Since SAIC went into administration in 2005, we haven’t exactly heard anything from the brand Rover ever since. In fact, the Rover brand name which was then owned by Ford couldn’t be used by SAIC in branding their Chinese versions of the Rover 75. So the witty Chinese men went to call theirs Roewe, or “Rong Wei” in their local mandarin pronunciations.
So let us step into this brand new era of Chinese cars with the little sibling of the Roewe 750 – The Roewe 550. Some might think it’s just merely a re-styled or re-shaped Rover 45, but look again. This is a all-new model penned by a British firm and produced from scratch entirely by Chinese efforts. Now let’s take a look at it’s design.
Now all we can see here is that it’s lost all it’s British-ness from previous Rovers but what the heck? It’s a Roewe! Not a Rover. Now that certainly looks good from this angle, although the grille has a little “in your face” styling but radical designs work pretty well in modern day art. Looks at all those “Bangled” BMWs and their numerous design cues cloned elsewhere. Great. I like it. The silhouette of the car screams Lexus IS, but that isn’t a bad thing. Not let us take a back angle view.
Well a departure from the radically-styled front actually translates into a very classy rear design that wraps up very nicely at the end. I like the red in-house lights and a beige Roewe 550 if I ever get one. A little drawback is that they should have used those shark fin antennas on the roof instead of the old long ones. It makes the car look cheap, even though we know its of Chinese roots.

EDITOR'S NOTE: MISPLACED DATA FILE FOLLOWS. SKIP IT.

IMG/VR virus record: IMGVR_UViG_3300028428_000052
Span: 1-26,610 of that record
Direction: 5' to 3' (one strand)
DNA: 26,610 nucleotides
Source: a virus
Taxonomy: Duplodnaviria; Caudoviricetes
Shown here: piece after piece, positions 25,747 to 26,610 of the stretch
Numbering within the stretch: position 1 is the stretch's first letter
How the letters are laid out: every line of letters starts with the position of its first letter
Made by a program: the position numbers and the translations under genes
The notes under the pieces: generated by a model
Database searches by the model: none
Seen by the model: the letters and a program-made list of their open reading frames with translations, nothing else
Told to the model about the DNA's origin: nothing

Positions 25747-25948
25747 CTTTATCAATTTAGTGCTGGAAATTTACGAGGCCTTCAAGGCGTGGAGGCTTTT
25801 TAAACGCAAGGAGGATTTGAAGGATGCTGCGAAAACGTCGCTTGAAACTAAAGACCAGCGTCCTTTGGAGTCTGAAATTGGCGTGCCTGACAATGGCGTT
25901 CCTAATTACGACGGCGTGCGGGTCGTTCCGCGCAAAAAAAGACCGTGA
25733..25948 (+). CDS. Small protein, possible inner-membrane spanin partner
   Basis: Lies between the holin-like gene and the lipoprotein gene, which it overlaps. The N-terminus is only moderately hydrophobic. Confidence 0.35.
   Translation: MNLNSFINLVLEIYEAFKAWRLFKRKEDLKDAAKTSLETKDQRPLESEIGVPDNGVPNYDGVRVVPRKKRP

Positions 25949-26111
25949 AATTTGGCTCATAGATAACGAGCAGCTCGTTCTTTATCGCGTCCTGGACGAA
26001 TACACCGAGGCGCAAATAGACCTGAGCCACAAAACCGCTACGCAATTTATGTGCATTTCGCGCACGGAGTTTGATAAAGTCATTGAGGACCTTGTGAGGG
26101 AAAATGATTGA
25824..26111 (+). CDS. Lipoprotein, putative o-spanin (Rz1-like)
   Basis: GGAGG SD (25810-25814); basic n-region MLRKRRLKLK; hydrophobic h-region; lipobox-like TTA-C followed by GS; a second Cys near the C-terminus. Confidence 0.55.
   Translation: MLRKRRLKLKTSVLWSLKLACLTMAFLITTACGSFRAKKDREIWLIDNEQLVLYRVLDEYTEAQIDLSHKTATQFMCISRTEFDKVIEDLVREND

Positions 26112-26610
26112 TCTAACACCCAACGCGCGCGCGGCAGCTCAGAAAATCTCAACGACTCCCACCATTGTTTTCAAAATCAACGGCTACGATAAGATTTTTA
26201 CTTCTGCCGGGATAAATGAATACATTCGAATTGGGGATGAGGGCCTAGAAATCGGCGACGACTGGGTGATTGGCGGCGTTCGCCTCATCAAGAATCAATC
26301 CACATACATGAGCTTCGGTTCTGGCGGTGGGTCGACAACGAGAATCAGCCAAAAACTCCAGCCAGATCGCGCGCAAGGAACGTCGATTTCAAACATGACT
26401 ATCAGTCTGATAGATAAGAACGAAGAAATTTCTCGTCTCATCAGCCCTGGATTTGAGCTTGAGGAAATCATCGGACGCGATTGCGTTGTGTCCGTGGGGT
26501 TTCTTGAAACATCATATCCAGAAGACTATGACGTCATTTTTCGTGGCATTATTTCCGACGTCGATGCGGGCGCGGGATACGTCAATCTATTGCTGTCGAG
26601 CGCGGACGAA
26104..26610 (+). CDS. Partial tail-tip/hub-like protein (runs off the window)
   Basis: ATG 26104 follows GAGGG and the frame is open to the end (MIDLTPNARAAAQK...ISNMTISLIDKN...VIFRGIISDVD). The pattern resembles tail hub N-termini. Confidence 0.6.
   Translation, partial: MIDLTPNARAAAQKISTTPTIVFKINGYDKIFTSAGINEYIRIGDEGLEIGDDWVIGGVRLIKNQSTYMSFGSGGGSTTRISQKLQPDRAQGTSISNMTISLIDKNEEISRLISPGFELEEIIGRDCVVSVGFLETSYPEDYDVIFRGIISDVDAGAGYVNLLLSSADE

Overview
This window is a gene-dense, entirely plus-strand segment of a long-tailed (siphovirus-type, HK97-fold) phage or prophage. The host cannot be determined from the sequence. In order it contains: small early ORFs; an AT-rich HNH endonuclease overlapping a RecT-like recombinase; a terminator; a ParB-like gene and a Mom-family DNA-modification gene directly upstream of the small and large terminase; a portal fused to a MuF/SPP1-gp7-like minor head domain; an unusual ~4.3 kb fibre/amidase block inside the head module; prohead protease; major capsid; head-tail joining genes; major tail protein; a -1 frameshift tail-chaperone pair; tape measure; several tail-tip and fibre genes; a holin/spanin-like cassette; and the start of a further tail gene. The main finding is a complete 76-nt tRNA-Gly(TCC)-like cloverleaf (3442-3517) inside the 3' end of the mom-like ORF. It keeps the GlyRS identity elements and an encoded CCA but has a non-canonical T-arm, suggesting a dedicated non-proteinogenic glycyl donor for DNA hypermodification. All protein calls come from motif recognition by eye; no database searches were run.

Under the hood of the Roewe 550 is the “good” old Rover K Series engine. SAIC claims it’s improved, and complies to Euro IV emission standards. The 1.8 litre turbocharged petrol version previously found in the Land Rover Freelander and the Rover 75 delivers 150 bhp, while the 2.0 litre diesel drive train will offer almost similar levels of power. SAIC also claims to be launching hybrid versions in the near future. The car is also said to be mated with a six-speed automatic gearbox and consumption figures are hailed to be 6 litres per 100km, which is rather impressive for the 1.8l turbo-charged model(in Chinese car standards).
Above is a 3D rendering of the Roewe 550 interior. The instrument cluster is rather futuristic or rather weirdly unconventional. I think it looks cool, but the odd mix of the dark background and the bright red lightings makes it look like some third-rate
Most importantly, the 550 is built to the European NCAP 5 star crash test safety standards, which means unlike any other Chinese car, you actually feel safe to ride in one!
On the whole, the Roewe 550 looks like a very promising car. Although it’s not entirely perfect or well-made, and sits on a platform which will turn a decade old in a year’s time, it shows the beginning of a new era of quality Chinese cars. If it’s priced competitively to cars like the Honda Civic and the Toyota Corolla, the 550 would be a very good car to buy for the money.
Model: Roewe 550
Engine: 1.8 Turbocharged, 2.0 Diesel
Transmission: Six-speed Automatic
Power: 150 bhp
Top Speed: 125 mph
Acceleration: 0-60mph: 11.2sec